“I am the first one that would like to see nobody have nukes, but we’re never going to fall behind any country even if it’s a friendly country. We’re never going to fall behind on nuclear power.”
(Donald Trump in a February 23, 2017 interview)

Again, the statement is self-defeating. If it is a inviolable maxim that “we’re never going to fall behind,” then the wish “to see nobody have nukes” is an empty and meaningless and disingenuous desire. Peace, real peace, always requires sacrifice. Jesus showed the way. The unwillingness to sacrifice, the unwillingness to love an enemy — where love means the readiness to trust, or even the readiness to risk betrayed trust for the possibility of a better end for both you and your enemy — that unwillingness guarantees perpetual mistrust, perpetual conflict, the certainty of death.

Were it not for Jesus, that would be our destiny, the destiny of all of us, the destiny of the human race — certain death. But Jesus lives and we live, to live for Jesus, by choosing his way. If the world has hope, this is it: that we will choose another way, not the way of Mutual Assured Destruction (MADness!), but the way of disarming, disarming both our arsenals and our hatreds.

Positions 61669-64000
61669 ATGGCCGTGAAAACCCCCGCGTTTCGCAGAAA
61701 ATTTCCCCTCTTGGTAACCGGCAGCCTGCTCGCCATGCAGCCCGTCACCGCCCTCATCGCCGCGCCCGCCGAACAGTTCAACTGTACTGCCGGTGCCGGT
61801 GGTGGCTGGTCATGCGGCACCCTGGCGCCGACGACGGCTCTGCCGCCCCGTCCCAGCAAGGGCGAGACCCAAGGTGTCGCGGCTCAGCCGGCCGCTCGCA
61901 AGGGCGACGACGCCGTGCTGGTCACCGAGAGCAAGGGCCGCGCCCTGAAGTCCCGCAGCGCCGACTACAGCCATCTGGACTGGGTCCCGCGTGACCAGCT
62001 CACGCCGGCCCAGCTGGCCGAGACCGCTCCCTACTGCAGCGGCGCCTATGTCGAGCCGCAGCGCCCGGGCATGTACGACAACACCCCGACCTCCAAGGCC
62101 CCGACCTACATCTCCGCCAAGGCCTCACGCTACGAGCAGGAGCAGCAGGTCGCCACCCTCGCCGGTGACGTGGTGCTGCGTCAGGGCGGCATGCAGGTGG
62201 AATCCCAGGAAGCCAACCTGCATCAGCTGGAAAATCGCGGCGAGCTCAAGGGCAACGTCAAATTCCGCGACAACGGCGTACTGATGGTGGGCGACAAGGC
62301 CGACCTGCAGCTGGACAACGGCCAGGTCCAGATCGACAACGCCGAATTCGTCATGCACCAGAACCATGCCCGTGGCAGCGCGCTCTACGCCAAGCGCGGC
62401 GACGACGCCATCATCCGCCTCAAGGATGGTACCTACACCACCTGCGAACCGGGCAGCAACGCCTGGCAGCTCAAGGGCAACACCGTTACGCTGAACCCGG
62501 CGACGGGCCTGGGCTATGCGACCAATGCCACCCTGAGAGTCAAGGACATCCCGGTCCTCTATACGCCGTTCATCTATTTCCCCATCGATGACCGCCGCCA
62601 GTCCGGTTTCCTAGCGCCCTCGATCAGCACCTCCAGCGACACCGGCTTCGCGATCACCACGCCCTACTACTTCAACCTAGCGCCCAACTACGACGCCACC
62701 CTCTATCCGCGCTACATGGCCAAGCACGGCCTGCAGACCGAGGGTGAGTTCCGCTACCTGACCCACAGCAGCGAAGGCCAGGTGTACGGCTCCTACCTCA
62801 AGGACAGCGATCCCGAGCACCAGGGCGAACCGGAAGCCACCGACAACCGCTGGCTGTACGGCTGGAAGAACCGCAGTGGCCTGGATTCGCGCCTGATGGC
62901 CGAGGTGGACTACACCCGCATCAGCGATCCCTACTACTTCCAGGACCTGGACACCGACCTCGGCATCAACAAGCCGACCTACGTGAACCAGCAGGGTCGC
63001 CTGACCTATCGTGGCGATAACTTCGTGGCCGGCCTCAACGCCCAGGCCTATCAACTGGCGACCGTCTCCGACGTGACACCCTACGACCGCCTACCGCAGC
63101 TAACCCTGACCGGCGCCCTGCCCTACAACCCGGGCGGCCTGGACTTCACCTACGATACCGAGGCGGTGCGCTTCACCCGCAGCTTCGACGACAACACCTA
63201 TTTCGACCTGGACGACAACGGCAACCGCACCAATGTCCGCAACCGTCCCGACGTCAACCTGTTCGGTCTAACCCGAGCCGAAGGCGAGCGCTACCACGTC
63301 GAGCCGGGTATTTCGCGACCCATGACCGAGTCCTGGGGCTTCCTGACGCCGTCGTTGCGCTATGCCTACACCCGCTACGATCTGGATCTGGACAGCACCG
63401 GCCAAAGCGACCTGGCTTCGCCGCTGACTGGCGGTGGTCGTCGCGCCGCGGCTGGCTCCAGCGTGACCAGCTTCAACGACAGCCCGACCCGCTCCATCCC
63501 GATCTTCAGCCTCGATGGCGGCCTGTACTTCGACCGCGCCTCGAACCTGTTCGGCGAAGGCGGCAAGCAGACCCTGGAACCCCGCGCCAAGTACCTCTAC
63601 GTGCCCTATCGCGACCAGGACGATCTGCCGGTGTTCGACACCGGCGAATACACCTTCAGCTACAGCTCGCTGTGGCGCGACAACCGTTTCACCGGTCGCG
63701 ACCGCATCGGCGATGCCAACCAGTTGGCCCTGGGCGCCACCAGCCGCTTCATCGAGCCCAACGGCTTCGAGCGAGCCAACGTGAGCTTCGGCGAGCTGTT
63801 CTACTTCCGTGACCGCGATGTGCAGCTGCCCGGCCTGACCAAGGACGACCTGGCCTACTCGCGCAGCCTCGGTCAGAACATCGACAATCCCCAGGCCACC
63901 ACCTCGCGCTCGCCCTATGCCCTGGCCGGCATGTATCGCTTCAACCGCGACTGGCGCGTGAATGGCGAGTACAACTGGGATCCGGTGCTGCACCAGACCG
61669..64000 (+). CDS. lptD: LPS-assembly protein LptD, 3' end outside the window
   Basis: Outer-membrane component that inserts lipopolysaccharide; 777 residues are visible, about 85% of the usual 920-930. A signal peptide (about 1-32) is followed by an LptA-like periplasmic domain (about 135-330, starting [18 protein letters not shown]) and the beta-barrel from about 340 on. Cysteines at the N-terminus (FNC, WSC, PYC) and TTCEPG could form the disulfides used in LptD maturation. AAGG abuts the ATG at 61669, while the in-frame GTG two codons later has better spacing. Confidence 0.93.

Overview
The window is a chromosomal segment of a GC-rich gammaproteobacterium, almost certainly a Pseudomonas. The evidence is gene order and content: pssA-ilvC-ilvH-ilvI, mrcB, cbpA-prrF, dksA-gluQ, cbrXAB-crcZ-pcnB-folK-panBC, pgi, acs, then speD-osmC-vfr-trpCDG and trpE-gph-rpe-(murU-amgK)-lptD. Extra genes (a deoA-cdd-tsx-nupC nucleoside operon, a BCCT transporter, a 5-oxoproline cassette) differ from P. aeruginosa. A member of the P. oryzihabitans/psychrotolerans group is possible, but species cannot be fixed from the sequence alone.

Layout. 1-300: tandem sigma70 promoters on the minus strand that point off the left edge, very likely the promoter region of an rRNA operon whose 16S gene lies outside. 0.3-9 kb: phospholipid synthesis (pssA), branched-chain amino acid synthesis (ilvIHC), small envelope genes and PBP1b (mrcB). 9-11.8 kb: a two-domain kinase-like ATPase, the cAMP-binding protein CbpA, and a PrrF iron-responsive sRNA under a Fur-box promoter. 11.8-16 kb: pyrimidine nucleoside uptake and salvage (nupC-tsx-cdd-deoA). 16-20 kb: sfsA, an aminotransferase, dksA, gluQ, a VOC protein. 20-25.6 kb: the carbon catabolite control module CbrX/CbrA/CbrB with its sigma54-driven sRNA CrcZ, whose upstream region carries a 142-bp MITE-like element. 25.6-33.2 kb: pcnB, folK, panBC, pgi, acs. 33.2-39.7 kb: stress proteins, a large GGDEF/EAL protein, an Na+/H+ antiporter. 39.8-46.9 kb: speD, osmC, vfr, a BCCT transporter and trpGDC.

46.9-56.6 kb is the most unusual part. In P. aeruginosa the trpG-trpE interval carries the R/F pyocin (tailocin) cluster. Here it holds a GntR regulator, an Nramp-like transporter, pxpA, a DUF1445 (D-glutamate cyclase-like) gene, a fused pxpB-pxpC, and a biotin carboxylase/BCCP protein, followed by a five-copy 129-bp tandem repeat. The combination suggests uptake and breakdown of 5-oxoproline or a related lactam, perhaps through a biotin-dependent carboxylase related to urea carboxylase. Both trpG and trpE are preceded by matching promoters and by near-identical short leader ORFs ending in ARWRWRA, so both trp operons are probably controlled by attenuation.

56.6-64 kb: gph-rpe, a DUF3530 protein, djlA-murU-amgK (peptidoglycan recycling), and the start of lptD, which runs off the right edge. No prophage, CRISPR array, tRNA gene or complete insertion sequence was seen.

No path to peace can work unless it is a path we all walk together. “Never going to fall behind” is not that path, because if we all walk it ……

who is my neighbor?

who is my neighbor?

Do not mistreat a foreigner; you know how it feels to be a foreigner, because you were foreigners in Egypt. (Exodus 23:9)

Do not mistreat foreigners who are living in your land. Treat them as you would an Israelite, and love them as you love yourselves. Remember that you were once foreigners in the land of Egypt. I am the Lord your God. (Leviticus 19:33-34)

The Lord does not show partiality, and the Lord does not accept bribes. The Lord makes sure that orphans and widows are treated fairly; the Lord loves the foreigners who live with our people, and gives them food and clothes. So then, show love for those foreigners, because you were once foreigners in Egypt. (Deuteronomy 10:17-19)

Do not deprive foreigners and orphans of their rights; and do not take a widow’s garment as security for a loan. Remember that you were slaves in Egypt and that the Lord your God set you free. (Deuteronomy 24:17-18)

Stop taking advantage of aliens, orphans, and widows. (Jeremiah 7:6)

The Lord protects the strangers who live in our land. (Psalm 146:9)

Share your belongings with your needy fellow Christians, and open your homes to strangers. (Romans 12:13)